How to Shut Down Anxiety + Intrusive Thoughts During Sex
By Allison Danish, MPH
Ahhhh, anxiety and intrusive thoughts. The spice of life. And if we learned anything from Part 1, How Anxiety and Intrusive Thoughts Affect Sex, anxiety and intrusive thoughts are often not the spice of the bedroom (not in a good way, at least). So what can we do about it?
We talked to Dr. Erica Marchand, PhD and Leighanna Nordstrom, MA, MFT-C to help us understand how we can banish those thoughts and feelings—or, more realistically, learn how to cope with them when they do come up.
What can you do if you experience anxiety and intrusive thoughts during sex?
So by now we know that anxiety and intrusive thoughts can be distracting, not super sexy, and might make your partner feel bad. Don’t love that. What can we do to turn things around?
1. Talk about what revs your engine and what pumps your brakes
We love a good car analogy. Nordstrom says, “To start, I'd recommend partners have conversations outside of sex about "gas pedals" and "brake pedals". Gas pedals are things that rev your engines, so to speak. Brake pedals are things that prevent the "car" from going.” Some examples of gas pedals might be: feeling connected after a great date, seeing your partner in a scandalous outfit, or smooching juuuust the way you like it. Brake pedals on the other hand might be: unbrushed teeth, a messy environment, or not feeling good about your body.
“If there are a lot of external things on the brake pedal, those things need to be addressed before the idea of sex might be appealing. Otherwise there is a distinct likelihood that these things will crop up during sex and create anxiety,” explains Nordstrom. And this, my friends, is called the dual model of sexual response. This means that during a sexual experience, we’re usually using both pedals; some things are sexy and some things are not-so-sexy—how hard you push down on the gas or the brakes will determine how jazzed you are about having sex.
“If partners have a lot of brake pedal issues, there is a book called Come As You Are by Emily Nagoski, where partners can explore these issues in depth and begin to communicate things better and pick up signals from their partner about their brake pedals,” Nordstrom recommends.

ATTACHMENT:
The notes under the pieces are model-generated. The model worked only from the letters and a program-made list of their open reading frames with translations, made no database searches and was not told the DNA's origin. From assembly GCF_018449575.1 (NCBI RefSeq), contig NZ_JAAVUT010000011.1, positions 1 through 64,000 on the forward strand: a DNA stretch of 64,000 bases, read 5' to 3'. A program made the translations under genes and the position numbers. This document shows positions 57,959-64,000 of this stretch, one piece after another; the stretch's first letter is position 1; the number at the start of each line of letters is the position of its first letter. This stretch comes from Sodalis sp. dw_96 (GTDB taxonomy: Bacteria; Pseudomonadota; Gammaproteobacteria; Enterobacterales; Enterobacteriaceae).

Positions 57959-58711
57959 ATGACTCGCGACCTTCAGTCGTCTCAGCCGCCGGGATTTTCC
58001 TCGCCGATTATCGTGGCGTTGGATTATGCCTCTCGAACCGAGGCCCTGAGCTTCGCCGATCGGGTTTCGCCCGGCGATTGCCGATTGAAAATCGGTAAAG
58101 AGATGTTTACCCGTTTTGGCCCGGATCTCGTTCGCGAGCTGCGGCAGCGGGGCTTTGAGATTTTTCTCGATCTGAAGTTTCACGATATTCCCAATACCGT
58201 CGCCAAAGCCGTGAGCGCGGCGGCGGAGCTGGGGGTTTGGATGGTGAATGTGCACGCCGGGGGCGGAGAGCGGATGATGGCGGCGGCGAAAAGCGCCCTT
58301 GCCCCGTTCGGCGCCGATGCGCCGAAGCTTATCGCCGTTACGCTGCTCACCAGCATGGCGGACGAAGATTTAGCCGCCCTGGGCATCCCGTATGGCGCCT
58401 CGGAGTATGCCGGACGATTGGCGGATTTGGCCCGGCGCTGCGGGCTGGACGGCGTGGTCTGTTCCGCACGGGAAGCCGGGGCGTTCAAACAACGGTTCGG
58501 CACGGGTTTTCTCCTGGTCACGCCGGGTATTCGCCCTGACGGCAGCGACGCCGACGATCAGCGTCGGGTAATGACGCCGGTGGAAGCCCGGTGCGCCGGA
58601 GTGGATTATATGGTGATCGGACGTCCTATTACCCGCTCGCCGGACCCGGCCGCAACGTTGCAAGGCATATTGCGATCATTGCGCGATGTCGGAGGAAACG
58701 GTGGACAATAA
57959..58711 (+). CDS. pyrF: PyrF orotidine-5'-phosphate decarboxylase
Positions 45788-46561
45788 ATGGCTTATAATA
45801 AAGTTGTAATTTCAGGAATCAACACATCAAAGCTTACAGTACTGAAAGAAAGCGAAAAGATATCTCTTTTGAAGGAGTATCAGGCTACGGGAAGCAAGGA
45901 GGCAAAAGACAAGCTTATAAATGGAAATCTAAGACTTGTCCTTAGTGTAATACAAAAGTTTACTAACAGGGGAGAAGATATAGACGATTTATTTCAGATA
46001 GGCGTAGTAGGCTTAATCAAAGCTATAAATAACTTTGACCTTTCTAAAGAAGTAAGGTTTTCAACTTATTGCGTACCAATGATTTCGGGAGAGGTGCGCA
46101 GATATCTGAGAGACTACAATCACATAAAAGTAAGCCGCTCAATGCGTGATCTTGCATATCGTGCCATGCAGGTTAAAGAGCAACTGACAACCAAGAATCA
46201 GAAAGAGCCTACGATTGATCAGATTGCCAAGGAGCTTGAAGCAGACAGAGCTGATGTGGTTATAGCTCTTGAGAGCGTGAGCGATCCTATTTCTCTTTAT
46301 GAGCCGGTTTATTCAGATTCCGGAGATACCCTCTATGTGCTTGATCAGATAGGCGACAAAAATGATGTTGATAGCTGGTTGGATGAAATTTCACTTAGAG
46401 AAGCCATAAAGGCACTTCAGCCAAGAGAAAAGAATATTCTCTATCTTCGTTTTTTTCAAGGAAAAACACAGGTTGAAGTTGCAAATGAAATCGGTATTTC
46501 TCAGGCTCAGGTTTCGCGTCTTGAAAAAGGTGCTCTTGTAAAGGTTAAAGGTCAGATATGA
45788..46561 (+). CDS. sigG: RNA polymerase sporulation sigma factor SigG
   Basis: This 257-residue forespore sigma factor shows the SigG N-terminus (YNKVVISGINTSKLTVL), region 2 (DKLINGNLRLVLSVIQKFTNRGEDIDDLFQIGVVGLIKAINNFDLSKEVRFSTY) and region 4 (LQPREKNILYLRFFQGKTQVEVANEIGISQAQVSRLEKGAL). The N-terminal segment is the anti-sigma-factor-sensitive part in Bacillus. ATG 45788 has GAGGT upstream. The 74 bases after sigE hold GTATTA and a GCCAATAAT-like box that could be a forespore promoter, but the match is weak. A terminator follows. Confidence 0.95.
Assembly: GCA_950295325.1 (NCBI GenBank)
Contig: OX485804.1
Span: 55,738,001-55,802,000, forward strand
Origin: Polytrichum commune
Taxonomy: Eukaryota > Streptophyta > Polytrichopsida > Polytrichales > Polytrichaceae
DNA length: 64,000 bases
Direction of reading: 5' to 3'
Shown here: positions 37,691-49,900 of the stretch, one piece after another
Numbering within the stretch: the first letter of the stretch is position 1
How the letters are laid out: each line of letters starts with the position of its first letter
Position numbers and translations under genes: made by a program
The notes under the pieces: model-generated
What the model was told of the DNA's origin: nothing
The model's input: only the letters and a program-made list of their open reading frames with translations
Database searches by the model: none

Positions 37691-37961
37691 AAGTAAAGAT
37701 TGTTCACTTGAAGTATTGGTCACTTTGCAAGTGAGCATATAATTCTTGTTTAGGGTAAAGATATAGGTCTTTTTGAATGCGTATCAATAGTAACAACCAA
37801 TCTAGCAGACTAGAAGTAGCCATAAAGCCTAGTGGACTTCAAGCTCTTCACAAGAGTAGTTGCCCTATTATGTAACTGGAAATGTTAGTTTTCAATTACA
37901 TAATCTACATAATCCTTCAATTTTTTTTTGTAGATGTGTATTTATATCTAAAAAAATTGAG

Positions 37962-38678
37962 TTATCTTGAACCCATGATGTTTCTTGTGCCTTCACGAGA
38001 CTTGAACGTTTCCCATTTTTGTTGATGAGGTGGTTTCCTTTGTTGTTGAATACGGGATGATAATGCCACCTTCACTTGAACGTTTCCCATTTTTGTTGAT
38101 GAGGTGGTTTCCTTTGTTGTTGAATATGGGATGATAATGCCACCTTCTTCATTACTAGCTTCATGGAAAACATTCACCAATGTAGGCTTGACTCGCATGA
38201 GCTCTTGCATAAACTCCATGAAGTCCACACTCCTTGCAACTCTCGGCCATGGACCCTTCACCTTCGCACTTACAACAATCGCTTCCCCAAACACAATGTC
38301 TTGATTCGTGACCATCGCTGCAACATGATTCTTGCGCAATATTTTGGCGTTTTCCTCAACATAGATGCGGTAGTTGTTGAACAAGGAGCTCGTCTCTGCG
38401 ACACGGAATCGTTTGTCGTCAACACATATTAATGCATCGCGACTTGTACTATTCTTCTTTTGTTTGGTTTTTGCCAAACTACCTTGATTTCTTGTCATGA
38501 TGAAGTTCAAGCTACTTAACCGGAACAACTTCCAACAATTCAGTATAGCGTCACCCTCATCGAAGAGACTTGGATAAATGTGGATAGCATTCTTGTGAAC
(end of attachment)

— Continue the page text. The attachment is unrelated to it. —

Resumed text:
2. Find ways to communicate about pain
We totally get it, this isn’t a lot of fun, but it’s a really important step if you or your partner experiences pain during sex. Take a moment to think: if pain comes up during sex, do you or your partner know what to do or say? If not, Dr. Marchand recommends “establish[ing] for yourself what boundaries or language you need to communicate about pain if it happens. If you have that already, remind yourself that you do, so you can take care of yourself and change course if something is painful.”
3. Start with a couple’s meditation
Sometimes just getting in the mood can be tough—let alone everything that follows.
Nordstrom says, “If partners want to set the mood before sex starts, a couple's meditation is a great opportunity to connect and pour "into each other" before moving towards sex. These can be found on Spotify and are generally free.”
Feels a little woo-woo for you? No prob! Try throwing on some saucy or relaxing tunes, and sit/lay down together. If you feel like there’s pressure to get jiggy with it before you’re ready, feel free to set a timer and then check in when the time is up. Still need more time? Keep playing that music. Not into it at all? Take a rain check!
4. Bring yourself back to the present moment
Like we said before, anxious and intrusive thoughts can be really distracting and can take you away from the present moment. Luckily, there are some great techniques you can start using to help bring you back into the now.
Dr. Marchand says, “Kind of like in meditation or yoga when you notice that your mind has wandered, take a deep breath and bring your focus back to your present experience, and specifically to what feels good or gives you pleasure about what you're doing.”
Bringing your awareness gently back to the present can be done in lots of ways! Here’re a few examples:
- Leaf floating on a river: You have a thought, you acknowledge the thought, then you place it on a cute little leaf in a river and it just floats away. You don’t need to engage with the thought, don’t need to judge or understand it. It can just float on by.
- Physical reminders: Nordstrom recommends, “For the individuals with anxious thoughts, having some sort of symbol that is indicative of their deservingness of an anxiety free sexual moment can be a helpful way to draw them back to the experience. For example, if the partners have a photo they put up on the wall, or a pillow they put on the bed that they can glance at if anxious thoughts come up, it could serve as a quick "trigger" to remind them to stay focused and present.”